We started out the day in Tulsa, OK and made our way along the last remaining remnants of the Oklahoma road sections up in the north east corner of the state. One key landmark to see here is the famous Blue Whale swimming hole.
This old Route 66 family attraction fell into disrepair over the years, but was relatively recently restored by a family group of volunteers. The Blue Whale is actually a themed decoration of a swimmer’s dock out into the pond using the side fins as slides into the water and the tail of the whale as a diving platform. While this is all sort of the epitome of classic Route 66 cheesiness, this particular item is actually pretty cleverly designed to serve its functional purpose and you can imagine the fun kids travelling along the old road must have had here over the years.
From Oklahoma, while I-44 goes straight into Missouri, the old road actually follows through the corner of the state of Kansas. The Kansas sections of the road, while mostly replaced with a modern road SR-66, there are good signs to point the way to abandoned road sections that can still be driven….sometimes dead ending into failing bridges or overgrown pavement sections that can no longer be accessed by car. We did seek out an original 1923 vintage Route 66 “rainbow” bridge that can still be driven by car – although with some reluctance by Jeff who was almost inclined to inspect the underside of the bridge before deciding to trust the 5 ton weight limit signage as valid.
Once crossing this bridge, you are basically at the Kansas – Missouri border where the newer Kansas SR-66 turns into Missouri SR-66 so you can make your way over to Joplin, MO and onto I-44. In Missouri there are very few original sections of Route 66 still in existence so, atypical for our journey, we remained on the Interstate all the way up to St. Louis to allow for the maximum time being spent at the Jefferson National Expansion Memorial Park later in the day. This park, otherwise known as the St. Louis Gateway Arch, is of course one of the major tourist attractions of the area and can be seen from miles away from pretty much anywhere in St. Louis where there is a decent outside view.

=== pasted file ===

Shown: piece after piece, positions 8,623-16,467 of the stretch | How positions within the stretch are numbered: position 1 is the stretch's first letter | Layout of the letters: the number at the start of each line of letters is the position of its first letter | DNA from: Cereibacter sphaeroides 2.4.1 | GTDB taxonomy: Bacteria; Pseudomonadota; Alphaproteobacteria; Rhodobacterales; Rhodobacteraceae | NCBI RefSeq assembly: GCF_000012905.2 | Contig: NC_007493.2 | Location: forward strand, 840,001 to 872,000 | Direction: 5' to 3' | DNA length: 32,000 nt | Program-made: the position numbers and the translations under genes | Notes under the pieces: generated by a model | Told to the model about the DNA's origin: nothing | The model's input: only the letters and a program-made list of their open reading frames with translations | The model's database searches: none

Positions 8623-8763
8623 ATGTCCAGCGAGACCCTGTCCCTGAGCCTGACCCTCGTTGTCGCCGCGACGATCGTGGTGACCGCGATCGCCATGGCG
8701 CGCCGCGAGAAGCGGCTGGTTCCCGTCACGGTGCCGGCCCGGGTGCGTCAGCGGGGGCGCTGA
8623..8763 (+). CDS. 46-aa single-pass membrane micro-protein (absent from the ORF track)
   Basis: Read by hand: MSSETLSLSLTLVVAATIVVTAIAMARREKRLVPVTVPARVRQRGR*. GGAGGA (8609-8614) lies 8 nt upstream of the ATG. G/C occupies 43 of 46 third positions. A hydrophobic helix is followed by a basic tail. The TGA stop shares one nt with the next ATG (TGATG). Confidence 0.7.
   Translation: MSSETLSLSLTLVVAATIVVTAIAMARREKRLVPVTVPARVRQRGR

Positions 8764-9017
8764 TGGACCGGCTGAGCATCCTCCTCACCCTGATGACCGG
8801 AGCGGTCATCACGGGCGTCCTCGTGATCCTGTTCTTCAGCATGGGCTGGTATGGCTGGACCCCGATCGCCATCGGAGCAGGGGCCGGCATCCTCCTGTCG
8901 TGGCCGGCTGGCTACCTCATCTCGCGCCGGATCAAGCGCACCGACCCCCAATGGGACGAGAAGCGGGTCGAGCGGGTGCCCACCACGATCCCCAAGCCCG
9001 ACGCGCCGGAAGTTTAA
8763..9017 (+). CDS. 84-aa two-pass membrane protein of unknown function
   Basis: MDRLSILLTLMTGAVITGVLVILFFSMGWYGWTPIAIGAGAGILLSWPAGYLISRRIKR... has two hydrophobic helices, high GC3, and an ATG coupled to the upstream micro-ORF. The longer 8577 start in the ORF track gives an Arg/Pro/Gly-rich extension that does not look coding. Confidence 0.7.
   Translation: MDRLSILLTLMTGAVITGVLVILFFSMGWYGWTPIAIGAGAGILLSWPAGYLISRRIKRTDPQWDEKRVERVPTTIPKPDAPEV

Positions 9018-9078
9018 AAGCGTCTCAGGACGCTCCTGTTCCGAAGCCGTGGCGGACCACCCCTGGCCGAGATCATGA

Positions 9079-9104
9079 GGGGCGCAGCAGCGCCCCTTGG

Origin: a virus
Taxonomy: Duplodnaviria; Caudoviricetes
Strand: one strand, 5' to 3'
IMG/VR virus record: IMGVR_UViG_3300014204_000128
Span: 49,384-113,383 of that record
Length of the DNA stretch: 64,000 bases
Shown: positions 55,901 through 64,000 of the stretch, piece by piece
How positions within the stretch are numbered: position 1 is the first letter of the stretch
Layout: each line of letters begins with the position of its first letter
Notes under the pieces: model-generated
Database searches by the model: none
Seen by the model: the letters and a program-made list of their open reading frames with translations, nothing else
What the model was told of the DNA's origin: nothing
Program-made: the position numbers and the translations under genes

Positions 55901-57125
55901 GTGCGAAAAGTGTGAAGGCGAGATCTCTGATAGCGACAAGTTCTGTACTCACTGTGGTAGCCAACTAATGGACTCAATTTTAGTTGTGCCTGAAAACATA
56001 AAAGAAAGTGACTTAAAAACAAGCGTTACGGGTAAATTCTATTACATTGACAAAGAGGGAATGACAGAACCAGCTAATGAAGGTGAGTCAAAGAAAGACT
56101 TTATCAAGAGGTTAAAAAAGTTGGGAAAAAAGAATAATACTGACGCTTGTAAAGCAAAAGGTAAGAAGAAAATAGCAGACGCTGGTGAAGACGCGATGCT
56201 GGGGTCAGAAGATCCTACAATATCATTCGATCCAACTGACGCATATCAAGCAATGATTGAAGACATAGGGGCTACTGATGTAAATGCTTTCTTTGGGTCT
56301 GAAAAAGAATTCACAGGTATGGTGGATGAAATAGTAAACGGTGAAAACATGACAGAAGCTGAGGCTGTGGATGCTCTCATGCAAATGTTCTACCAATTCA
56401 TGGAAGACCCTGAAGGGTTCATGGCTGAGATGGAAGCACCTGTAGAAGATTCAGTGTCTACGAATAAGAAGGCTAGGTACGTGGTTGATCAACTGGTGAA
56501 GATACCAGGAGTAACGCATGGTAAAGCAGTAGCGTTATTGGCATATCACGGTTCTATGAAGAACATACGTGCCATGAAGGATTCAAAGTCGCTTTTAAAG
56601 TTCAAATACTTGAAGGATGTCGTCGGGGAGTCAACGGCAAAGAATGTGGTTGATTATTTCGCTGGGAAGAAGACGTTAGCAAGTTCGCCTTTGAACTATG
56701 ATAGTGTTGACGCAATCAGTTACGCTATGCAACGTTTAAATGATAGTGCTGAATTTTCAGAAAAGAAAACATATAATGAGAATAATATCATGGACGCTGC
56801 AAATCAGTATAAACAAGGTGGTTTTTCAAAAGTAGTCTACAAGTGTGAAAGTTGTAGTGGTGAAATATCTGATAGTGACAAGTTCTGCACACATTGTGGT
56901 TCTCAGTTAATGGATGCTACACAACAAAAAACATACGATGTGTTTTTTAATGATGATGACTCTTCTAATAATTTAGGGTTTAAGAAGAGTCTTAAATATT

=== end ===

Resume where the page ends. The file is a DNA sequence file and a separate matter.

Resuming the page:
We made our way from the Riverside parking area through the Arch park and up to the base of the Arch itself. Both of us had seen the Arch from afar in the past, but this is the first time we actually dedicated the time to make a visit.
While an impressive sight at over 600 feet tall, to two ends of the Arch are closer together at the base than we had imagined. Looking to get the whole experience of the park we opted to take both a Mississippi River Boat tour to view the Arch and the city from the river and also take the tram ride up inside Arch to take a peek out of the windows at the top.
Pretty damn cool spot actually, and we both enjoyed the views from the riverboat and from the Arch even though it turned out to be a very long day by the time we made it back to the hotel and were able to crash for the night.
The historical Route 66 road continued from St. Louis and did not end until reaching Chicago, but the quantity and quality of authentic road sections still in existence dwindles greatly from here to the end of the road…..too much so to justify closing the loop back to Chicago. Not to mention, Chicago was already covered on this trip, so our travels here on Route 66 come to an end. Thank You Route 66, we had a blast getting to know you better.
Tomorrow we take US-50 out of St. Louis, MO through southern Illinois and Indiana straight to Cincinnati, OH for an overnight stay with Jeff’s brother Adam.